Learn From the Experts

Search “woodworking” on YouTube and you’ll find thousands of videos to set you up with everything from beginner techniques to advanced projects. Spend some time learning the basics from these videos, then try them out in your workshop! A few channels we recommend include:

  • Roy Underhill, The Woodwright’s Shop — Underhill has decades of woodworking experience under his belt and has hosted a successful show on PBS since the 1970s.
  • Wood By Wright — This gentleman focuses exclusively on hand tools but releases new videos three times a week and has plenty of new techniques for you to learn.
  • Woodworking for Mere Mortals — This guy has a great sense of humor, and his channel focuses on providing skills for beginning woodworkers.

There are easily hundreds of more channels to sort through so choose the content creators that speak to you.

Learn to Sharpen Your Tools

We previously mentioned how sharp tools will keep you safe, but how do you sharpen those chisels or saws? First, stay away from the bench grinder. While you can get a sharp edge on your tools, it also heats the metal which can alter the temper of the steel and cause it to lose it’s edge much faster.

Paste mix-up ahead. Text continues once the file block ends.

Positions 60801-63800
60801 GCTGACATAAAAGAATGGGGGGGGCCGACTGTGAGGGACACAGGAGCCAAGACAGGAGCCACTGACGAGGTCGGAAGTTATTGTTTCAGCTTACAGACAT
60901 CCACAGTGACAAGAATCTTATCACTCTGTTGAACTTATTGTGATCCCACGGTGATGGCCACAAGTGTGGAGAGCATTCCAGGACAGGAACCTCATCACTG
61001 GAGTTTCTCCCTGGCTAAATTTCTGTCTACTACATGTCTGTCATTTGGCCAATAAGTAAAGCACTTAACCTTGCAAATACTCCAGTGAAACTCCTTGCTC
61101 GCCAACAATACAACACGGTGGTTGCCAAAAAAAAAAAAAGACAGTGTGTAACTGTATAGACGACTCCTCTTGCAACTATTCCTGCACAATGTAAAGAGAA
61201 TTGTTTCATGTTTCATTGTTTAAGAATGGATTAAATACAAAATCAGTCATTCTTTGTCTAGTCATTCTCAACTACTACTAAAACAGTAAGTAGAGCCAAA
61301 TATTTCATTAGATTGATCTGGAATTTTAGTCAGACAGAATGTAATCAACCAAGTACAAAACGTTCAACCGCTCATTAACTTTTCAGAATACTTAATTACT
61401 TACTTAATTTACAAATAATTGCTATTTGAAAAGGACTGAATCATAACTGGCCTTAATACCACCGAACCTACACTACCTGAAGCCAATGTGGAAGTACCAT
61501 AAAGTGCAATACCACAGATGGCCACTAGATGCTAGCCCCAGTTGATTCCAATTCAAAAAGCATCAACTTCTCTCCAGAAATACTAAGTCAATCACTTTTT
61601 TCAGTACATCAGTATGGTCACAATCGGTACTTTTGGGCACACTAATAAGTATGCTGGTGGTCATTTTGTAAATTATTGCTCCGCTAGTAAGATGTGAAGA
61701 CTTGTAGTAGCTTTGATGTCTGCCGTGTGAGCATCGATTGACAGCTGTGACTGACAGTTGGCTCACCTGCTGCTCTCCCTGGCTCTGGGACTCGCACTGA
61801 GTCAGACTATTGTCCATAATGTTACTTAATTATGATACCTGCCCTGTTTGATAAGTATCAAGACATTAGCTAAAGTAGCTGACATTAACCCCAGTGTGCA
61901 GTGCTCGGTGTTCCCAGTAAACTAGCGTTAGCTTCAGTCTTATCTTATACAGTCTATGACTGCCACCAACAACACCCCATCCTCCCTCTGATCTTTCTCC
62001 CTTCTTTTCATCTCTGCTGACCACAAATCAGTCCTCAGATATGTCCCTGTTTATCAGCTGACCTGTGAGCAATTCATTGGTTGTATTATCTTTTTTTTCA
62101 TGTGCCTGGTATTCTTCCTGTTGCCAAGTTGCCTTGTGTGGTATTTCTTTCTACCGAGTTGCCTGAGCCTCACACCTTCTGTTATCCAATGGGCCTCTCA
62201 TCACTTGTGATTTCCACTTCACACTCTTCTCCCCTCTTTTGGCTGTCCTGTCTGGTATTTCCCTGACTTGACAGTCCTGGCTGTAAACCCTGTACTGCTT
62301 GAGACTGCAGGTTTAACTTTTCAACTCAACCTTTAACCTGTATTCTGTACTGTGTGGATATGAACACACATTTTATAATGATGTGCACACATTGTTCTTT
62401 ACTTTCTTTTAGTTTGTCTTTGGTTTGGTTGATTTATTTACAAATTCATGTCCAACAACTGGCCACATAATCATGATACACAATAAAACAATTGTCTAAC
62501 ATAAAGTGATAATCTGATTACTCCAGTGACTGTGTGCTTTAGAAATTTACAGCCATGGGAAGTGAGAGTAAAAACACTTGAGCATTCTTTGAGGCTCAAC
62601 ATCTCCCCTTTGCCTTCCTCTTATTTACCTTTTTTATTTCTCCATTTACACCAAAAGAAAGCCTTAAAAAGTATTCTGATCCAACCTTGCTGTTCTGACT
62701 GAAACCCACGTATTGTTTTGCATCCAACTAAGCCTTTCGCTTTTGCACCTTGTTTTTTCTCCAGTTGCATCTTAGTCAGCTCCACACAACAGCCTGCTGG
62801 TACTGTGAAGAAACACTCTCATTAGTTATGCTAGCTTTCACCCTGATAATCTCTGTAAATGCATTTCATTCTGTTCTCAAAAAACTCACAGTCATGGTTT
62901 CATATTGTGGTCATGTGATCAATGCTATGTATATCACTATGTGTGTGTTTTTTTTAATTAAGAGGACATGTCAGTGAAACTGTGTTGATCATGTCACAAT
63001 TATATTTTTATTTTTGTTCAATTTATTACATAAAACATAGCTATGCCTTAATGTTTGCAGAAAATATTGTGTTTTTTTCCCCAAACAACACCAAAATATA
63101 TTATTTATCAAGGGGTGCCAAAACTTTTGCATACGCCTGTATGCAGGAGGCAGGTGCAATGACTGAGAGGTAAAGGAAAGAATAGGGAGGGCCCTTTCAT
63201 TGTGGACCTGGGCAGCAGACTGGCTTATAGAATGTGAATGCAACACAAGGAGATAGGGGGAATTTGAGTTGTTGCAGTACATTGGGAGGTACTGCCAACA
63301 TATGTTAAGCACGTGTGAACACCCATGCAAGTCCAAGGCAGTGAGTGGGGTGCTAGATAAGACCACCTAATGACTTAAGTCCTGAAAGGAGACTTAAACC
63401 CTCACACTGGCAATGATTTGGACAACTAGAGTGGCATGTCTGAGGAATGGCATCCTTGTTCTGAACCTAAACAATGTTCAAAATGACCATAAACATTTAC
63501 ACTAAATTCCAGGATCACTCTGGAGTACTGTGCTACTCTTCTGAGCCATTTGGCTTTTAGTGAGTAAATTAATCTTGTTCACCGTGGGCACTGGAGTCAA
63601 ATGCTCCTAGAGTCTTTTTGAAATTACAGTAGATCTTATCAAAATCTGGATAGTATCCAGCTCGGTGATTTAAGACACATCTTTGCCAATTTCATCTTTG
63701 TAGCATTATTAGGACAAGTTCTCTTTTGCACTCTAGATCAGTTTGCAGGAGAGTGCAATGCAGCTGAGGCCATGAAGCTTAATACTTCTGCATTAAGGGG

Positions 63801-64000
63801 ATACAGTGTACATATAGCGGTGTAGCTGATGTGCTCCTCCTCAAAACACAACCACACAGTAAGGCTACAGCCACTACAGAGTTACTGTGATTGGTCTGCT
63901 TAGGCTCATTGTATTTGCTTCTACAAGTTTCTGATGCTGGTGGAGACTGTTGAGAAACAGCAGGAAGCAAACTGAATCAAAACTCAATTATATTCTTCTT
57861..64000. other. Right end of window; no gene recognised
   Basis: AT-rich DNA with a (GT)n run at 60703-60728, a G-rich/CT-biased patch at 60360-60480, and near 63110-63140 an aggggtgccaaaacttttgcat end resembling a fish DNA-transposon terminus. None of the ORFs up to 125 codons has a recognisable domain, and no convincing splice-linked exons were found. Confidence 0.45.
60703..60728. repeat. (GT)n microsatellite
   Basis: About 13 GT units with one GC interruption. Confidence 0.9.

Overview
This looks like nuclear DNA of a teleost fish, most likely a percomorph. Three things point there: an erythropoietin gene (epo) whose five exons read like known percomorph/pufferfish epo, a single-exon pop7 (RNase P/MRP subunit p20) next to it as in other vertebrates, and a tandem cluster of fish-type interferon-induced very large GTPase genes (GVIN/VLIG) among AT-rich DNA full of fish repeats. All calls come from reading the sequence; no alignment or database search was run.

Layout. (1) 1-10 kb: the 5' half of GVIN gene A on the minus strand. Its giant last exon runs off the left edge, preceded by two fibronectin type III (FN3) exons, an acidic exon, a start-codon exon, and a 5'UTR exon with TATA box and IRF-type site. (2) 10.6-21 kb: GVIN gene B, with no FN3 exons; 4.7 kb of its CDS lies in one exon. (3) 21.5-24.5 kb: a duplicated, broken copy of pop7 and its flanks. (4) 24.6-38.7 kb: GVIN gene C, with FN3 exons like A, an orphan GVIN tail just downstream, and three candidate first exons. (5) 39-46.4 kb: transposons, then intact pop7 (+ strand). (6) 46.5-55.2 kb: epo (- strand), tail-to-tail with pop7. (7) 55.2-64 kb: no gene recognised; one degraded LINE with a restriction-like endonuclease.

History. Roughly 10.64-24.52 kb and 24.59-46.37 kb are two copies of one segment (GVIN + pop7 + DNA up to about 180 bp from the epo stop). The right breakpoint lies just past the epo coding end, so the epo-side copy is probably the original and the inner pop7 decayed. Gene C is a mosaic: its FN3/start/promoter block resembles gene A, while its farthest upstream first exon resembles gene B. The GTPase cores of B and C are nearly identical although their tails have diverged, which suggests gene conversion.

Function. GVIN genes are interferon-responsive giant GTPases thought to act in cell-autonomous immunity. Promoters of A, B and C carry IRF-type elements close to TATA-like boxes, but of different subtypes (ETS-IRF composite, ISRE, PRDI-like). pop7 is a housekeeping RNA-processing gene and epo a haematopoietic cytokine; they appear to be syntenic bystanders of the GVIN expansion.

You’ll need to pick up a few things, including:

  • Diamond sharpening stones in at least three different grits — corse, fine and extra fine
  • A strop, preferably leather
  • Polishing compound
  • Files — flat, triangle and round
  • A honing guide — a must for beginners

Each tool will have a different sharpening method, but in general, the process will look something like this:

For plane blades and chisels —Flatten the back of your tool on the stones, then put them in your honing guide. Move them in one direction across each of the stones until you have your perfect edge, then put some polishing compound on your strop and move the blade back and forth until you remove the burr that’s developed from the sharpening process.

For hand saws — File the tips of the teeth off with a flat file, then use a triangle file to restore the teeth. For rip saws, you want to hold the triangle file at a 90-degree angle perpendicular to the saw blade. For cross cut saws, you’ll need to alternate at a 75-80-degree angle since the teeth face different directions.

For circular saw blades — Sharpen each tooth with a diamond file. The easiest way to do this is to secure the blade in a bench vise and turn it as needed. Don’t try to sharpen your saw blades while they’re in place on the tool.

If you can’t find a leather strop — though barber supply websites usually carry them — all you need is a scrap piece of wood about 3 inches by 14 inches, some spray adhesive and an old piece of denim. Glue the material to the wood, pull it tight to remove bubbles and viola you have a makeshift strop.

Picking Your First Project